We have seen many circuits come and go in the world of Formula 1, some have stood the test of time, others have vanished from the calendar.
Sadly Formula 1 doesn’t stand still as the time passes, and we have lost some truly classic venues.
Here are PlanetF1’s top 10 lost Formula 1 circuits…
21 APRIL, 1985 🗓️
— Formula 1 (@F1) April 21, 2017
Built in 1972, the Autodromo do Estoril first hosted Formula 1’s Portugese Grand Prix in 1984 and it continued to do so until 1996 – in that time the circuit really showcased the highs and lows of Formula 1.
In the inaugural race, Niki Lauda would secure his third and final World Championship there in 1984 by half a point over Alain Prost after finishing second to his McLaren team-mate. Ayrton Senna scored his first win in Formula 1 here in 1985.
We also saw Nigel Mansell’s famous black flag incident after he was disqualified for reversing in the pit lane after missing his box, while Riccardo Patrese was sent airborne on the main straight in 1992 after colliding with Gerhard Berger.
We also got a taste of overtaking excellence as Jacques Villeneuve pulled a sensational move on Michael Schumacher around the outside of the last turn in 1996.
Formula 1 reportedly are looking at reviving the Portugese Grand Prix, but at the Algarve International Circuit rather than Estoril. It seems Estoril will remain a thing of the past.
Now, we could be talk about the old Hockenheimring and say that it ruled over the new one – but we aren’t going to do that because both provided us with some incredible racing over the years.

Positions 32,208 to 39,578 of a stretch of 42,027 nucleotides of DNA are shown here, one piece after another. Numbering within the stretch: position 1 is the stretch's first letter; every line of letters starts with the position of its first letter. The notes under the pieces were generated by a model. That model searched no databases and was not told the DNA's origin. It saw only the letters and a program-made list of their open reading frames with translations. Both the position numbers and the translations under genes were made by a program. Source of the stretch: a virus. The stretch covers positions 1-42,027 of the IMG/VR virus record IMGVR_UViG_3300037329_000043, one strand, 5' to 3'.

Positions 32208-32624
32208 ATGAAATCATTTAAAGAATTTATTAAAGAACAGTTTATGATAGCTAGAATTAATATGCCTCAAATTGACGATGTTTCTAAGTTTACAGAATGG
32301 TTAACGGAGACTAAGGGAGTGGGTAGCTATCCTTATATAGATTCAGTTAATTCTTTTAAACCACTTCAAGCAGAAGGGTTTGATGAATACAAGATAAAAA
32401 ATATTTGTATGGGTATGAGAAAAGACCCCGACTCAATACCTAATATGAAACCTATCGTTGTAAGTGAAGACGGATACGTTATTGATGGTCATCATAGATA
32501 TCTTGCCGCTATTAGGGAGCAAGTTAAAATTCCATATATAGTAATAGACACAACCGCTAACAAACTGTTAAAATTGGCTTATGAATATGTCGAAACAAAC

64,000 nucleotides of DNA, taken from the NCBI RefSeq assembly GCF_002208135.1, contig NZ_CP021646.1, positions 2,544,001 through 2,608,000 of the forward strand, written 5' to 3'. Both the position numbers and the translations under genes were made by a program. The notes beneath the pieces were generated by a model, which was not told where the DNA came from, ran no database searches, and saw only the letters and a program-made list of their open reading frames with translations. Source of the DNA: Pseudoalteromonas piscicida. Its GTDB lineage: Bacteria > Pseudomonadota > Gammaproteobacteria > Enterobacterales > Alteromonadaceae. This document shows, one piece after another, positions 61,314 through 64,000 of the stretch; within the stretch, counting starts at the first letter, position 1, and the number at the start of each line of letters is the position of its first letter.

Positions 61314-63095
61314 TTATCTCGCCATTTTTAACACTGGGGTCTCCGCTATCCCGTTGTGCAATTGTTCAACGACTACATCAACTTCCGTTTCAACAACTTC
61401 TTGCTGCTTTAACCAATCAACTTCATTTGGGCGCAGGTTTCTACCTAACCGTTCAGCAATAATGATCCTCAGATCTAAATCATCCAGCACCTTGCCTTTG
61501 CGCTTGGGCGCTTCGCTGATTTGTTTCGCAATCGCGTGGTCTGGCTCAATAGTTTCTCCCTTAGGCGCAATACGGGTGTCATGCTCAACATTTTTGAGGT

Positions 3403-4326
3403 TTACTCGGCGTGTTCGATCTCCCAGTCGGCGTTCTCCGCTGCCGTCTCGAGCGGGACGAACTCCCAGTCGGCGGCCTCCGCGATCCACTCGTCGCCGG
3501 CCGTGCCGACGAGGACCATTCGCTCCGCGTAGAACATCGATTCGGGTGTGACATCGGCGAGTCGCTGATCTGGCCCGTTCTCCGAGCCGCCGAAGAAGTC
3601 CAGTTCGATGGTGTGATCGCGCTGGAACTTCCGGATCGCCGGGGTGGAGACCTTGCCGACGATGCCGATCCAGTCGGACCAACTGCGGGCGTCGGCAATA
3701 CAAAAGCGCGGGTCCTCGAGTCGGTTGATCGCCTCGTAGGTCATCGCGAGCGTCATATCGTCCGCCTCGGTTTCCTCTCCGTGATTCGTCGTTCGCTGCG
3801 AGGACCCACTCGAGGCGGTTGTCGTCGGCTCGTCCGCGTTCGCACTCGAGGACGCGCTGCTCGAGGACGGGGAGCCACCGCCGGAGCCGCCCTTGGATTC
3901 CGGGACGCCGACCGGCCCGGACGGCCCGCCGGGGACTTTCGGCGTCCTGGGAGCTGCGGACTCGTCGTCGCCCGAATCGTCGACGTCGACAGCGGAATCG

Running through the forest of Baden-Wurttemberg in south-west Germany, the old layout which first hosted a German Grand Prix in 1970 was dominated by three long straights, broken up by two chicanes and one high-speed corner.
The slow “stadium section” at the end of the lap though ensured that drivers were also tested technically, while the addition of a third chicane in 1982 was a nice touch.
The 2000 German GP was a classic as Rubens Barrichello went from P18 to P1 for his first F1 win, but for 2002 the forest section was removed and the German GP took place around a shorter, redesigned Hockenheim.
Now, many will say this is where the great memories ended, but since then the new Hockeheim has provided us with some absolute classic races – mainly due to the barmy weather – such as the 2019 German Grand Prix.
Sadly the race was no more after that classic – finally the lack of funding took it away from us, but we hope it returns one day.
Before we get into details on this – the Charade Circuit, to call it by its official name, will never be back on the F1 calendar.
This was one of the most dangerous venues in the series’ history – built along the side of an extinct volcano, this circuit had 48 turns.